Does Buying Environmentally Friendly Products Make Others Like You More?
Concerns about climate change and harm to the environment have prompted many people to purchase environmentally sustainable products. In addition to being good for the planet, we also wondered whether such "green purchases" make you more likable. And if so, does this likability boost come from people generally, or just those who espouse similar environmentally friendly beliefs (i.e., more politically liberal people)?
We conducted an experiment with 400 people on Amazon Mechanical Turk to test whether purchasing Brand Products vs. Green Products increases likability, and whether such an effect differs based on political beliefs.
Participants were told "Imagine you're attending a house party hosted by a new acquaintance. You look around the room and notice several [environmentally friendly / name-brand] products, such as [energy-efficient light bulbs and eco-friendly dish soap / Philips light bulbs and Dawn dish soap]. Participants were then asked, "How much do you like this person?" (1 = Not at all, 7 = Extremely).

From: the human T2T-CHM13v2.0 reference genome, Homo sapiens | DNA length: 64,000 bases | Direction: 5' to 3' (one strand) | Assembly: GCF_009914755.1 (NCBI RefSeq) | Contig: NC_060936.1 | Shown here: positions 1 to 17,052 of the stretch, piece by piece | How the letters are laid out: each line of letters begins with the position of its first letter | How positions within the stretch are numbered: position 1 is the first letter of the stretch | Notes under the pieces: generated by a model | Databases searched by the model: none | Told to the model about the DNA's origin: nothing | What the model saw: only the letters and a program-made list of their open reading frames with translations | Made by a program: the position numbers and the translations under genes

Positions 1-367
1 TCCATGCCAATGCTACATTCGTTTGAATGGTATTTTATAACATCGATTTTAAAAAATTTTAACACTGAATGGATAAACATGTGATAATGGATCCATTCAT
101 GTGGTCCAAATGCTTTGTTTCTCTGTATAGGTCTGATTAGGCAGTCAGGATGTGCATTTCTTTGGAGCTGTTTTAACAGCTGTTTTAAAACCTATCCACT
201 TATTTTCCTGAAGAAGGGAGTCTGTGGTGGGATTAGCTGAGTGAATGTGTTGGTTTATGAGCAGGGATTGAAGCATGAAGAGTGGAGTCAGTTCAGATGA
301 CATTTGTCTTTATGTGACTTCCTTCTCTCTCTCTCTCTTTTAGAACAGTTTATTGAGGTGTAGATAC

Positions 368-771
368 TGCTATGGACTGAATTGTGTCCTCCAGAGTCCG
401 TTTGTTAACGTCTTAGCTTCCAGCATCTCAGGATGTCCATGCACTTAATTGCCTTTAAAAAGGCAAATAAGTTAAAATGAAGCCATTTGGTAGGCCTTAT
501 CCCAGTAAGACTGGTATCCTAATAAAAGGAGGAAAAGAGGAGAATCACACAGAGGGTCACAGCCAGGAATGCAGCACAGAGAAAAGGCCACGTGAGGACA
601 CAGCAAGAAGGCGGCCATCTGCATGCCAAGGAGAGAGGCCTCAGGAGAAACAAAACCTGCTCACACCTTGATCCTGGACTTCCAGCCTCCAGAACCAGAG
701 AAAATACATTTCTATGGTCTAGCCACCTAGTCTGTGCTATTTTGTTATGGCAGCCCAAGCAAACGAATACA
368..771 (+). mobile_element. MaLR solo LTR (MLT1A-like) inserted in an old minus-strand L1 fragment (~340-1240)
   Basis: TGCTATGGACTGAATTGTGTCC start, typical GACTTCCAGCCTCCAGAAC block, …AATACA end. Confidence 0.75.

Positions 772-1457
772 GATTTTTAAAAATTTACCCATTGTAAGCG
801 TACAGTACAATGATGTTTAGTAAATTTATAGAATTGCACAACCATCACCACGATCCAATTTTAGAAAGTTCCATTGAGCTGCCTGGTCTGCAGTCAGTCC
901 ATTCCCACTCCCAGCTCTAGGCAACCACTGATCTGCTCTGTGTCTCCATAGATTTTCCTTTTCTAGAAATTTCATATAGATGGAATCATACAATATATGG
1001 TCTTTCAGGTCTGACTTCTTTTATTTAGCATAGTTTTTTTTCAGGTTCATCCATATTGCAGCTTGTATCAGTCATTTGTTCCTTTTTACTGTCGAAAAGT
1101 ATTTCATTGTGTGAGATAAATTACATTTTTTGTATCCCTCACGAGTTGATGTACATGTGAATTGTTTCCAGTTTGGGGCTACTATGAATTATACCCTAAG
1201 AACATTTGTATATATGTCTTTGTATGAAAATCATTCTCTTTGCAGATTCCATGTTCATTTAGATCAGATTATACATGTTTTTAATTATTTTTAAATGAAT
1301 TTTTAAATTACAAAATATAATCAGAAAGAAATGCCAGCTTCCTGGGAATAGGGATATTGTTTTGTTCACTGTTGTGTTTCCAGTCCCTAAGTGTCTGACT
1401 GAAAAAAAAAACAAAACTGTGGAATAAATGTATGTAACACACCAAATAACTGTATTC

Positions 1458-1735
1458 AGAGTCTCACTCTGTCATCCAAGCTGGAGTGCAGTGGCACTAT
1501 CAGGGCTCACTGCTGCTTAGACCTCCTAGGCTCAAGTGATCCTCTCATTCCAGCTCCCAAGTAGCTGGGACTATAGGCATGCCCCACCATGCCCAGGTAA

Overall, we found a very significant difference of 0.63 (on a 1-7 scale) between the Brand Products condition (avg. = 4.88) and the Green Products condition (avg. = 5.51), a difference of 12.8% (p < 0.001). An interaction test revealed that the difference was even more pronounced for female respondents (diff = 0.95) than male respondents (diff = 0.44), (p = 0.019).
Finally, we tested whether the results differ between Republican, Independent, and Democrat respondents. We found a significant interaction (p < 0.001), such that the difference between the Brand Products and Green Products conditions for Democrat respondents (diff = 0.86) was significantly higher than the difference for Independents (diff = 0.41) and Republican respondents (diff = 0.07).
If you're hoping for a likability boost from buying products that are good for the environment, you should look to your liberal and female friends. Or you could just buy environmentally friendly products because, you know, it's good for the environment.
To test for differences in likability between our name-brand products and green products buyer, we used ordinary least squares (OLS) regression analysis. From these analyses, a significant difference would have a large coefficient and a small corresponding “p-value” (when p is less than 0.05 we consider the difference statistically significant). To test differences between our two main conditions across genders and political parties, we used OLS regressions with interaction terms.